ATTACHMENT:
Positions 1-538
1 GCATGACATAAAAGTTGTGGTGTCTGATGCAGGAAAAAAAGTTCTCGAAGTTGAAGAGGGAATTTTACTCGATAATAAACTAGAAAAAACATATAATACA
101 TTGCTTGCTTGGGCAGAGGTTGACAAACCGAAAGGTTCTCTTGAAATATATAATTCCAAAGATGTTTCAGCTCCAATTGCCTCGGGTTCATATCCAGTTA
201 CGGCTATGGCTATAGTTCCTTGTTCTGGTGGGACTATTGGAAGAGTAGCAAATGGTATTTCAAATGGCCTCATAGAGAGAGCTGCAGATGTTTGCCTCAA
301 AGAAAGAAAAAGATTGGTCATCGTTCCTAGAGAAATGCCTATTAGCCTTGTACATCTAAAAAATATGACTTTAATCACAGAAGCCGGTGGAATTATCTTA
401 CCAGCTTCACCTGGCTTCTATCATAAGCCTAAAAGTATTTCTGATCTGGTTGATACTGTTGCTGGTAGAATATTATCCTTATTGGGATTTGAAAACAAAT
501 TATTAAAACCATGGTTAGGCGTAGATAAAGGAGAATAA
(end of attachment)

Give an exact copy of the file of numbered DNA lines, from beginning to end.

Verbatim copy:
Positions 1-538
1 GCATGACATAAAAGTTGTGGTGTCTGATGCAGGAAAAAAAGTTCTCGAAGTTGAAGAGGGAATTTTACTCGATAATAAACTAGAAAAAACATATAATACA
101 TTGCTTGCTTGGGCAGAGGTTGACAAACCGAAAGGTTCTCTTGAAATATATAATTCCAAAGATGTTTCAGCTCCAATTGCCTCGGGTTCATATCCAGTTA
201 CGGCTATGGCTATAGTTCCTTGTTCTGGTGGGACTATTGGAAGAGTAGCAAATGGTATTTCAAATGGCCTCATAGAGAGAGCTGCAGATGTTTGCCTCAA
301 AGAAAGAAAAAGATTGGTCATCGTTCCTAGAGAAATGCCTATTAGCCTTGTACATCTAAAAAATATGACTTTAATCACAGAAGCCGGTGGAATTATCTTA
401 CCAGCTTCACCTGGCTTCTATCATAAGCCTAAAAGTATTTCTGATCTGGTTGATACTGTTGCTGGTAGAATATTATCCTTATTGGGATTTGAAAACAAAT
501 TATTAAAACCATGGTTAGGCGTAGATAAAGGAGAATAA